1 Click Away
performed at the Place, Founders Studio. 2019
1st of NOV at 3PM and 6:30PM
Choreographer: Greta Gauhe in collaboration with the dancers
Hannah Adams, Marta Stepien, Lucie Palazot, Alka Nauman
Composer: Andy Trewren
Poster Design: Lucie Palazot
Eva Recacha and Sue MacLennan
Link to Tickets: https://www.theplace.org.uk/whats-on/lcds-sharing-greta-gauhe
In the immersive dance performance “1 Click Away”, the audience will follow four women onto a journey into the world of packaging materials. In an artful and engaging display, parcels and cardboard boxes are combined and dismantled to create temporary sculptures and shifting landscapes.
Background to the piece is the huge increase in packaging waste produced by how we shop online. We want everything to be available, we want it to be cheap, and we want it now. The consequences of such behaviour not only involve mountains of unnecessary waste, but also tough working conditions for logistics workers and drivers.
“1 Click Away” takes a rather personal perspective by exploring the waste material in relation to the dancers’ bodies. Given how the excessive production of materials will influence our lives in the future, however, darker connotations should not come as a surprise…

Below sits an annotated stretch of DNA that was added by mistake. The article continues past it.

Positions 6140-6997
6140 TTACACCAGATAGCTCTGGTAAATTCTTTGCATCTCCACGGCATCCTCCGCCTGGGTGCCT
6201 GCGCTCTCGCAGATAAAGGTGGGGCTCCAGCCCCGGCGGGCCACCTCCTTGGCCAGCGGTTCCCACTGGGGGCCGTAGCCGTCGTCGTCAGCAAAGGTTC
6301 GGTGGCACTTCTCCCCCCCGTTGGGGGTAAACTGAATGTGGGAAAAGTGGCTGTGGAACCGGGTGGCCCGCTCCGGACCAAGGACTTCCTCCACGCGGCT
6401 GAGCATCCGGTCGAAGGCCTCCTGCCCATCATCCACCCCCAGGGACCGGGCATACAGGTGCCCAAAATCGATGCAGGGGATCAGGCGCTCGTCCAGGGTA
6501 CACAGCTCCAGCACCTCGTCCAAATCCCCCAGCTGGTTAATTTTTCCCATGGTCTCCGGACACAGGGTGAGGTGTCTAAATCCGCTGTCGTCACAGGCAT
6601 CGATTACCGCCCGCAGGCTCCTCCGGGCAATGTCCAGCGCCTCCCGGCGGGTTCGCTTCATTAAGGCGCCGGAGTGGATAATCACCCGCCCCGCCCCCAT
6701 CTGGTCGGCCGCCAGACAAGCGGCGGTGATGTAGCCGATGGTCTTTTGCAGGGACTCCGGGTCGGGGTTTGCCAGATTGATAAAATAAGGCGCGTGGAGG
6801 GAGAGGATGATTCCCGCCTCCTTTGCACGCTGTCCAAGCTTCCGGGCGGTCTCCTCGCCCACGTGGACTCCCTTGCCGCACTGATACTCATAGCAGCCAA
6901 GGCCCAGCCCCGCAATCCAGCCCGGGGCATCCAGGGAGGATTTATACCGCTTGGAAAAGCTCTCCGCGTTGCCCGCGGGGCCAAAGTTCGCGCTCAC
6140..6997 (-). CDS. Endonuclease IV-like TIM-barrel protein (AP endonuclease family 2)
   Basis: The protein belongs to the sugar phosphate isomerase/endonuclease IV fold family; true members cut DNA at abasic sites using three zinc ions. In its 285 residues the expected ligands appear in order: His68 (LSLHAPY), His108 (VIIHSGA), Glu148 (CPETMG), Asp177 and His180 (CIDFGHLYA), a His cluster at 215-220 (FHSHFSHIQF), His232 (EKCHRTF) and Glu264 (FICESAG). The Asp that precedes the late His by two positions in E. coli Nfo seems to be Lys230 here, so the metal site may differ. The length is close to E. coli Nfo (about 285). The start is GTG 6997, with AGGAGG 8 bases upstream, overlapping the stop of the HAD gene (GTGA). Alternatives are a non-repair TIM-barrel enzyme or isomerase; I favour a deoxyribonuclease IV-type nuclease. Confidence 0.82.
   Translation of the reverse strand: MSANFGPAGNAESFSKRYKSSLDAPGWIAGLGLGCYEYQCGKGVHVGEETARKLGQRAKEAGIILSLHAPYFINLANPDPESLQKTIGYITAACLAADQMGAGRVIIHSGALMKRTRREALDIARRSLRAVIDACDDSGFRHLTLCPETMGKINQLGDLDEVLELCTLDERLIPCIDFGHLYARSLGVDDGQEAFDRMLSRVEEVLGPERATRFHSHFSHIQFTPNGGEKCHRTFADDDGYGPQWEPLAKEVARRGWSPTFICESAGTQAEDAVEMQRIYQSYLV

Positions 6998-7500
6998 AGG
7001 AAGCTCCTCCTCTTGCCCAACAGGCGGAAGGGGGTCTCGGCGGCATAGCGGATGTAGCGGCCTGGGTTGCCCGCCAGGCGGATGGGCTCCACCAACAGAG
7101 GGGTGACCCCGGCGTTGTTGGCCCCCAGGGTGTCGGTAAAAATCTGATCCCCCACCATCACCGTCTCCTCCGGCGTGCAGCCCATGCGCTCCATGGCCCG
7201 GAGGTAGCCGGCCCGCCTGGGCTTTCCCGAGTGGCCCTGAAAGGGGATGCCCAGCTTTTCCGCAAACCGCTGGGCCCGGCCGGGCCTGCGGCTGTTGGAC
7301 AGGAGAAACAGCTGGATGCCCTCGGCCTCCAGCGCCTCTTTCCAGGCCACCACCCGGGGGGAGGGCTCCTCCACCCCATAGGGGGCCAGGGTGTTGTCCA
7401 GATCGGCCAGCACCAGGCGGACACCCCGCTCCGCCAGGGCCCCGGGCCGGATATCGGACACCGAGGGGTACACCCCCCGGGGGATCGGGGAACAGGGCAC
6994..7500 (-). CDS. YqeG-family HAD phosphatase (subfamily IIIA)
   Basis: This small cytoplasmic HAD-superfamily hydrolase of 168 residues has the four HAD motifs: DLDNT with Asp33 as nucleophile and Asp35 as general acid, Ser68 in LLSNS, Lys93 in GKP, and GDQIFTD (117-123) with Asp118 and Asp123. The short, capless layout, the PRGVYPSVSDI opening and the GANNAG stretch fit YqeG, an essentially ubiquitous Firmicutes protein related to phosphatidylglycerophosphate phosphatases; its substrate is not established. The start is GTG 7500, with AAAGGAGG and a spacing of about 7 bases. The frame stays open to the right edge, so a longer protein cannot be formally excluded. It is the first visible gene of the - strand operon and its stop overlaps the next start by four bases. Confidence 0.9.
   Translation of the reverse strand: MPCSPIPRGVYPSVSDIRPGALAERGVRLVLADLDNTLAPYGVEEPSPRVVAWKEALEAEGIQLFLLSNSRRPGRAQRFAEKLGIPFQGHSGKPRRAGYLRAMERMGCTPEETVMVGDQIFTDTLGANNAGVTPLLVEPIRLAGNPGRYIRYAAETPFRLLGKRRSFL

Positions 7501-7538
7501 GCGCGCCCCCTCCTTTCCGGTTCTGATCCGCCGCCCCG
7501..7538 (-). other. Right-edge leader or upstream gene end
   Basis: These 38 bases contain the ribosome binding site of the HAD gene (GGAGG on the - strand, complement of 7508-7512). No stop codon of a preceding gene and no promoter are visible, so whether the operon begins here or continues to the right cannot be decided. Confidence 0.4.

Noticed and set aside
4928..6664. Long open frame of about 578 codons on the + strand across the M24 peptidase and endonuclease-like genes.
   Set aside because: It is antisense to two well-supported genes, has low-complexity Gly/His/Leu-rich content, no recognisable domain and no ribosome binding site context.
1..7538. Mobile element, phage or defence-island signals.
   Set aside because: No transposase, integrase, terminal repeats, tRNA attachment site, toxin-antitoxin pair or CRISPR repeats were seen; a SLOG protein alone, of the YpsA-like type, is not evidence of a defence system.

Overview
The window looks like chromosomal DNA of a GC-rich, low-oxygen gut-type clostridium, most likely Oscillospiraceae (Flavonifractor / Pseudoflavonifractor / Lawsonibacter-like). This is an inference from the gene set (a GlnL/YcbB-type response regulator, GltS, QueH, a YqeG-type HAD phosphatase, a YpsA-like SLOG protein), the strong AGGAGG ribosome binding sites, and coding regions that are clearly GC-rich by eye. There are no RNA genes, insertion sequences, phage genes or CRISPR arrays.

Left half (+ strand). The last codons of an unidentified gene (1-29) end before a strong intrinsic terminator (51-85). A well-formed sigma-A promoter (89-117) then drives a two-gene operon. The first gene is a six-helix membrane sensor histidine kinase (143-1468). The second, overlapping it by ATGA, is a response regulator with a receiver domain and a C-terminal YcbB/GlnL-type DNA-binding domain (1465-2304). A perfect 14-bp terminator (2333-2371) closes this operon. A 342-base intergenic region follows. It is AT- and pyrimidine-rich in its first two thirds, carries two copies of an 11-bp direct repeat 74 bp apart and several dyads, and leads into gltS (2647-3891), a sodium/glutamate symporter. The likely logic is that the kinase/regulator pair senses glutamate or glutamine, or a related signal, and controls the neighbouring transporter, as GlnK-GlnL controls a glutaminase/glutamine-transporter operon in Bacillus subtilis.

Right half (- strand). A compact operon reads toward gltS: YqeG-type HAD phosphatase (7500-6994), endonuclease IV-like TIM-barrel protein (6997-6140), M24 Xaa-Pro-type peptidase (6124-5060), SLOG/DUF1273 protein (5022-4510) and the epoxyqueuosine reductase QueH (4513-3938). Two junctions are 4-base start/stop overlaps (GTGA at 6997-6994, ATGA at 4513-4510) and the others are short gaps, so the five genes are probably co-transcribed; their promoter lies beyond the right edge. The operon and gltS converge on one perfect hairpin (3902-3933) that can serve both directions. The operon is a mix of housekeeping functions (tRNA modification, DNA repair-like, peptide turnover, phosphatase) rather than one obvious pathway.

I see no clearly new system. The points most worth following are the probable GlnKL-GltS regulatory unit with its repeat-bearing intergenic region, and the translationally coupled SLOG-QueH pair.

"Whilst it might seem pretty odd to repeat it, Gauhe’s beautiful use of nuance lifts the repetition to another level. From the new side, dancers create rhythms and change speeds as they pass the boxes, cutting the repetition with a marvellous tension, which is unleashed when the dancers carefully construct a box-jenga that nearly reaches the ceiling. Even the faintest breath would make it tumble."
"Gauhe’s piece is a manifestation of a box: it is multi-dimensional, multi-layered and wrapped in paradox. It viscerally exposes the damaging environmental effects of waste, yet in the same breath draws attention to the many people who rely on logistics/delivery jobs to put food on the table. And in another perhaps more innocent way the piece is simply about playing with boxes."
"The lasting message which I took away was the unexpected delight in realising the things we take for granted and use everyday can still make us smile. ‘1 Click Away’ lies on a continuum between play and more sinister ideas such as exploitation, not to mention its ability to demonstrate how we can find beauty in the things we chuck away."